In the December 30 Federal Register, the Nuclear Regulatory Commission (NRC) granted the HB Robinson nuclear plant in South Carolina yet another exemption from NRC’s post-9/11 security requirements, which are meant to enhance security of U.S. nuclear plants against a terrorist attack that could cause an American Chernobyl.
The rules went into effect in March 2009, and all U.S. plants were given one year to implement them. Many plants asked for exemptions from the implementation deadline, including Robinson. But even though the NRC granted it a nine-month extension, it still wasn’t enough, and Robinson has received yet another nine-month extension to complete all the security upgrades, until September 16, 2011. This means that even on the 10-year anniversary of the September 11 attacks Robinson still will not be in full compliance with security regulations intended to address the al-Qaida threat to domestic infrastructure.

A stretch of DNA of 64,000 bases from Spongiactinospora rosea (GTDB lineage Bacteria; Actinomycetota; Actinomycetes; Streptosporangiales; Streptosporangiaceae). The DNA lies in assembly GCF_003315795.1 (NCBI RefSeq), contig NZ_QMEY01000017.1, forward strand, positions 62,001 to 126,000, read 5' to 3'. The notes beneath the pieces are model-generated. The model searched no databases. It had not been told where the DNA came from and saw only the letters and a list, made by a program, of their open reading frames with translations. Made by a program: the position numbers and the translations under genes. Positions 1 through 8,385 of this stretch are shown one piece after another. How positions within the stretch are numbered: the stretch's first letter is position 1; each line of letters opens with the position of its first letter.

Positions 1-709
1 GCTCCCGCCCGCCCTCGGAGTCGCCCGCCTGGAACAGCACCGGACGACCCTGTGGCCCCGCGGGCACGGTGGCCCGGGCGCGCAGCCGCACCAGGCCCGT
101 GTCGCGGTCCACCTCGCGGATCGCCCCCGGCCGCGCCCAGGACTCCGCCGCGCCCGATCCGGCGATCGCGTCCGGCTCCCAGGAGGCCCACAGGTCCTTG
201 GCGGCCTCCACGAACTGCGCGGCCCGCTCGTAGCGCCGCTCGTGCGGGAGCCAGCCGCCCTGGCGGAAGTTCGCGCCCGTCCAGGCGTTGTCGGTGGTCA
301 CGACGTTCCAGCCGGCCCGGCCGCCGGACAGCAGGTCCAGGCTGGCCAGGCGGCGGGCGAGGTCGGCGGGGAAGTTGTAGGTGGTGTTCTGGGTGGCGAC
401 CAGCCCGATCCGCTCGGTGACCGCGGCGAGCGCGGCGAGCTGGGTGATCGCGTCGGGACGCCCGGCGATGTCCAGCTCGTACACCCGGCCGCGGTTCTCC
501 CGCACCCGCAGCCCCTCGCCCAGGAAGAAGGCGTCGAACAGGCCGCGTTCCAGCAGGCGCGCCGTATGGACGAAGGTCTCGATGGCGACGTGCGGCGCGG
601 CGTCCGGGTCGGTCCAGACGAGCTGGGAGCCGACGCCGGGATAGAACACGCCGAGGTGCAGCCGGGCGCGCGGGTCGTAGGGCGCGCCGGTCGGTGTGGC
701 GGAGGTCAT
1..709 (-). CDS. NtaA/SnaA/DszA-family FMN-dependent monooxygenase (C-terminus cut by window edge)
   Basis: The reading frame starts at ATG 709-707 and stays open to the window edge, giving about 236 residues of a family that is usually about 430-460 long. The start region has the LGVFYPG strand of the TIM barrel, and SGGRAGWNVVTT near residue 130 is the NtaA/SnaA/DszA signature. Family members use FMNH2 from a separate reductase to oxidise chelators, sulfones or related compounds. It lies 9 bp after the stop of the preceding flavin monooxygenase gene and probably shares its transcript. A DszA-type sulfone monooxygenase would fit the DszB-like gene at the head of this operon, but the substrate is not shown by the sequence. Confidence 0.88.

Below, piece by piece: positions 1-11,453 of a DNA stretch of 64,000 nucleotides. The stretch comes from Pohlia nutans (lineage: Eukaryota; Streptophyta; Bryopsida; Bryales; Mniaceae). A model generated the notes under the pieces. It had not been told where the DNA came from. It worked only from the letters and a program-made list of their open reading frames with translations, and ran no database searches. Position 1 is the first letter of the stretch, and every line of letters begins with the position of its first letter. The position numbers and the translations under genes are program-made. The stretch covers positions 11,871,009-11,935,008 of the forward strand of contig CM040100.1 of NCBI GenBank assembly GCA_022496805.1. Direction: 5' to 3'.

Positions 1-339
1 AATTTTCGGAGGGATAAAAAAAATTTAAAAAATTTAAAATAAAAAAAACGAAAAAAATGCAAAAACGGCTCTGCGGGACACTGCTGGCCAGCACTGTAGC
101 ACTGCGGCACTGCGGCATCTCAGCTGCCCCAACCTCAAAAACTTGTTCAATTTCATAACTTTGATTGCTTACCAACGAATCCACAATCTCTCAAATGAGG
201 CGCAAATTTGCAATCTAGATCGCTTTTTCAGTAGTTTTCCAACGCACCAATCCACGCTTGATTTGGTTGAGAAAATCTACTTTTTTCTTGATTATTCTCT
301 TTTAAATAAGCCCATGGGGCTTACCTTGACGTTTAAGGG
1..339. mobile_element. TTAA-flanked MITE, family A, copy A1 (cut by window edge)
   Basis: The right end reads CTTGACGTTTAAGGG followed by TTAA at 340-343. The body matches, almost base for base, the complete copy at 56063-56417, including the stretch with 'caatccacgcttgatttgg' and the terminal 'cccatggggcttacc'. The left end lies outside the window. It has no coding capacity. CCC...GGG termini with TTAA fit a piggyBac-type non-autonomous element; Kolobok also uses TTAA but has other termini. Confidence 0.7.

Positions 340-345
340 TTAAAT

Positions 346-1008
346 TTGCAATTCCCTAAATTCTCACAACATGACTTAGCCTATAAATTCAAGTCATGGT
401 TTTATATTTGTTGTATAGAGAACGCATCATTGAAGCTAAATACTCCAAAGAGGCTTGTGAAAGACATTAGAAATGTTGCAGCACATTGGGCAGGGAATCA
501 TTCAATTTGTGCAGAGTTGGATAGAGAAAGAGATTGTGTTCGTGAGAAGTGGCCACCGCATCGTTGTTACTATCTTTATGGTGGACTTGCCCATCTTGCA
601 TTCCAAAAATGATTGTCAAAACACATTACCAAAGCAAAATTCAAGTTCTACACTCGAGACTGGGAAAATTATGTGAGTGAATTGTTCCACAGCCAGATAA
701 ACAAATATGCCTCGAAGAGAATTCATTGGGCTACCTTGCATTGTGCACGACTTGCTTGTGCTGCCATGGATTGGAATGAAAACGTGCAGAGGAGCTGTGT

The excuses for the delay given by Robinson’s owner, Carolina Power & Light, include a claim that the security upgrades require physical modifications to the infrastructure that turned out to be more complex than they originally thought.
However, we note that the chairman of the NRC, Gregory Jaczko, said in a public meeting last year that the new security rule “was not a surprise” and that he thought the delays were due largely to the utilities’ reluctance “to move forward with changes that were likely going to come because they didn’t want to spend the money and hoping they would get change and they didn’t.”
That is, the utilities were hoping to undermine the regulations rather than implement them.
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